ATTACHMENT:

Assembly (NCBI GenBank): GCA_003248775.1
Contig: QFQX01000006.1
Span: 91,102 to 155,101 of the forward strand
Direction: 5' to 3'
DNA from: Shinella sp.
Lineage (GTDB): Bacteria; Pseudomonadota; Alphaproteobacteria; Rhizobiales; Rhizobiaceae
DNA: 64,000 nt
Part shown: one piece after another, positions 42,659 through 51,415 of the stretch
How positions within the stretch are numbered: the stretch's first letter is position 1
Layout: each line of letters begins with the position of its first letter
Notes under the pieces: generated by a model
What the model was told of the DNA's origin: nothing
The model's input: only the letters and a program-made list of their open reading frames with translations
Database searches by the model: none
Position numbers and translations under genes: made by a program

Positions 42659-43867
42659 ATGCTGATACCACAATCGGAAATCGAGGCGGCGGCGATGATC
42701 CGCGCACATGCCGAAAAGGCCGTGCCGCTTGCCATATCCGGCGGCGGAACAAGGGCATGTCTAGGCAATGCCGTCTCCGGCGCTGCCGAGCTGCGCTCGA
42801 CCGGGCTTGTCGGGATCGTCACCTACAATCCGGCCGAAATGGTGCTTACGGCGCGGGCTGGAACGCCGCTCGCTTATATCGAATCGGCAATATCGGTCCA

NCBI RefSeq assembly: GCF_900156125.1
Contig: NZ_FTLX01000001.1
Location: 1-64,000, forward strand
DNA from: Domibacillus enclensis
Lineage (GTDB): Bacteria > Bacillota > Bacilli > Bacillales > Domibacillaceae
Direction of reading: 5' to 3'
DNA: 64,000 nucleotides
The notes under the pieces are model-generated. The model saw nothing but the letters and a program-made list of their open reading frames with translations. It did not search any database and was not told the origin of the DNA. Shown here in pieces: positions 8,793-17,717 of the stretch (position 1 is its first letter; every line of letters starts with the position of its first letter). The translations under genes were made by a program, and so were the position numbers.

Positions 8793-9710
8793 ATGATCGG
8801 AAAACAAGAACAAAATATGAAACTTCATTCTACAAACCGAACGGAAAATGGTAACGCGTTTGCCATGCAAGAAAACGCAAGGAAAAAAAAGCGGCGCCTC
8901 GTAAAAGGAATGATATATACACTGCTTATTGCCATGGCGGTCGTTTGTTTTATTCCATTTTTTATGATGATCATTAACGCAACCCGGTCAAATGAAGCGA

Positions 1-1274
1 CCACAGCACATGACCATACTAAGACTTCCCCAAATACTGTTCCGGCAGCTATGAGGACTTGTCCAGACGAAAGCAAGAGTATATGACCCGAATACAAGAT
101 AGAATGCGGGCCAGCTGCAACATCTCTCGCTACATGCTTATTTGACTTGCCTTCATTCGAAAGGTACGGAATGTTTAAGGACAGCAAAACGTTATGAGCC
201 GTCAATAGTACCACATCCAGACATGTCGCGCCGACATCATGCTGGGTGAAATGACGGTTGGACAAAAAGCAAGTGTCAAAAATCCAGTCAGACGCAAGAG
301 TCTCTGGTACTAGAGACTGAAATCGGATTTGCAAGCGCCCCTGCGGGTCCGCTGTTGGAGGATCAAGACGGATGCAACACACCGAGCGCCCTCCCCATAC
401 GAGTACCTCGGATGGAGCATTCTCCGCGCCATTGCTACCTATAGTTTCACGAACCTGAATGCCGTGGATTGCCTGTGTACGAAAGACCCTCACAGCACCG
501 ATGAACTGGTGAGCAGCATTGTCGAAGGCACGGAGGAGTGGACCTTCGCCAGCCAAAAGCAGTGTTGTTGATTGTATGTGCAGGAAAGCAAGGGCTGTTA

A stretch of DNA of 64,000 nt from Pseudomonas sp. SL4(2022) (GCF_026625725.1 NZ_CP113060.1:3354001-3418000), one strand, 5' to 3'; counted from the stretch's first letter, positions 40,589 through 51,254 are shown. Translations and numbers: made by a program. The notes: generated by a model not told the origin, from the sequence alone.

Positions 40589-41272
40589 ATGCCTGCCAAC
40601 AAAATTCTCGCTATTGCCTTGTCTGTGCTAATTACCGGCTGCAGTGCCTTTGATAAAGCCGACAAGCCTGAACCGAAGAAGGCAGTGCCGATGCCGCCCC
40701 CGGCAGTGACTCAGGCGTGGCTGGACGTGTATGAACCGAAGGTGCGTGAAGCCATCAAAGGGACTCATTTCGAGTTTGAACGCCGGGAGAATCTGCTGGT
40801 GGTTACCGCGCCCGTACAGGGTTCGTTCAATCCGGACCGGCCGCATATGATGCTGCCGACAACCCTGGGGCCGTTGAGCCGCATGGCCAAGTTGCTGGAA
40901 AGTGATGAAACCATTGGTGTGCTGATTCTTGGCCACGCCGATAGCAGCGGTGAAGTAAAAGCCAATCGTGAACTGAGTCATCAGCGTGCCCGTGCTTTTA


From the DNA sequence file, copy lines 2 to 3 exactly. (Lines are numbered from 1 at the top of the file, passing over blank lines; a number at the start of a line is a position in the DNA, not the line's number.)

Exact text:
Contig: QFQX01000006.1
Span: 91,102 to 155,101 of the forward strand